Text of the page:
Ten days after Sept. 11, white supremacist Mark Stroman shot Rais Bhuiyan in the face.
“My attacker blamed me and my kind for 9/11,” Bhuiyan said.
Bhuiyan was one of Stroman’s three victims, all convenience store workers shot because they appeared to be from the Middle East.
“He pointed the gun directly at my face and asked me 'Where are you from?'” Bhuiyan recalls. “Before I could utter anything more than, 'excuse me,' he pulled the trigger from point-blank range.”
Stroman’s shooting spree left two dead, but Bhuiyan survived. Stroman was eventually convicted and sentenced to death.
Bhuiyan still lives with his injuries.
“I underwent several eye surgeries and unfortunately I lost vision in one eye. I still carry more than three dozen bullet fragments in my face and skull. And I lost my home, my job, my sense of security,” he said.
In the days, months, and years after the attack, Bhuiyan had a choice to make.
How would he respond to hate?
Bhuiyan chose the path of forgiveness, compassion and empathy.
He worked to save the life of his attacker and asked the Supreme Court for clemency for Stroman.
“I strongly felt by executing him we were simply losing him in life without dealing with the root cause,” Bhuiyan said. “And I felt that if given a chance he might become a better human being.”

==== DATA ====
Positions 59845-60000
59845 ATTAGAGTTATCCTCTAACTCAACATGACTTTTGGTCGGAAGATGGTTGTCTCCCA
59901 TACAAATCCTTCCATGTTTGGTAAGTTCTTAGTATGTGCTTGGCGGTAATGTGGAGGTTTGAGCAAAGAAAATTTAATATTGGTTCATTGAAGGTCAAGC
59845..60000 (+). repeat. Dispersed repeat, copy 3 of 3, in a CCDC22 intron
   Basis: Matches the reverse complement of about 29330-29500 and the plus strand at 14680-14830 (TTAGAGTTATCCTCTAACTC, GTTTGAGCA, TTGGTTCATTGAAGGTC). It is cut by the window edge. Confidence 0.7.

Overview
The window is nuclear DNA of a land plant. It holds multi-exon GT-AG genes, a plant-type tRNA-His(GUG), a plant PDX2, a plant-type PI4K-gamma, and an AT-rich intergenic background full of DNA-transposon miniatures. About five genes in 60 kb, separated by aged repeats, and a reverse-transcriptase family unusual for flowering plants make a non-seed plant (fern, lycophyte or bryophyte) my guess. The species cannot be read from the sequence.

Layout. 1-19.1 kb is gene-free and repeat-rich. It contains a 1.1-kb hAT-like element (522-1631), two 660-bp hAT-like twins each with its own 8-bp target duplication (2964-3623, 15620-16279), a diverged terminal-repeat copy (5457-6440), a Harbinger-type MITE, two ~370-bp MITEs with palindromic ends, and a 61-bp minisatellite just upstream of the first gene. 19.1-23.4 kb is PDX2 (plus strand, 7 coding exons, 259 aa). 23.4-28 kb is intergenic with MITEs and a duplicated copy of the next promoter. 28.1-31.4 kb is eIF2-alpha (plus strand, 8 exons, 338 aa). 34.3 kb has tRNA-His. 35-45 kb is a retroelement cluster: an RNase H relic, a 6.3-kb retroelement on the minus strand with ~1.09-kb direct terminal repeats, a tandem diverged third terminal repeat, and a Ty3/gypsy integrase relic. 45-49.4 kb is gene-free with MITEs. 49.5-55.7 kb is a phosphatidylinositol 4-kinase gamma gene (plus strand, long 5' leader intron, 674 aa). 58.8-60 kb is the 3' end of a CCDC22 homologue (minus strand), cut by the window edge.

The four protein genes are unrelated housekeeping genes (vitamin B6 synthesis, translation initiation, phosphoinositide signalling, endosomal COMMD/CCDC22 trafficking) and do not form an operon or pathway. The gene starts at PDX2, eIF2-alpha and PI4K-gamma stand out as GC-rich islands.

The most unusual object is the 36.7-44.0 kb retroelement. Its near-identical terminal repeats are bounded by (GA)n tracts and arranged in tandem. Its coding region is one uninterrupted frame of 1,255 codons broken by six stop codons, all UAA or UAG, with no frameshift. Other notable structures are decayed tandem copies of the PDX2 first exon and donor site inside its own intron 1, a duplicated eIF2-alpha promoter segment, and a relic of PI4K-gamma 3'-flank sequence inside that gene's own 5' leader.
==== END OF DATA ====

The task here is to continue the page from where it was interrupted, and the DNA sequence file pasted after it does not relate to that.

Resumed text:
The attempt failed. Stroman was executed in 2011.
That year Bhuiyan started the nonprofit World Without Hate. The organization is committed to public service, speaking engagements and mentorship.
The events demonstrate kindness, compassion and forgiveness.
“The only way we can overcome this craziness, the hate, the violence, the intolerance, spreading in our country and our society and the world is through compassion,” Bhuiyan said.
Through the nonprofit, Bhuiyan mentors the son of his attacker.
Robert Stroman is currently serving his fifth year of a 14-year sentence for a drug conviction.
"If someone was to do something to me, like shoot me in the face, try to take my life, for nothing other than hate, it would be hard for me to forgive that man,” Robert Stroman said. “It would be hard for me to fight for his life, and I’m dang sure I don’t think I’d try to support his kids after he was sentenced.”
He wants to learn from Bhuiyan's example of grace and forgiveness.
“I hope my heart is able to become more like his,” Stroman said. “I hope by becoming more like him that I’m able to help other people.”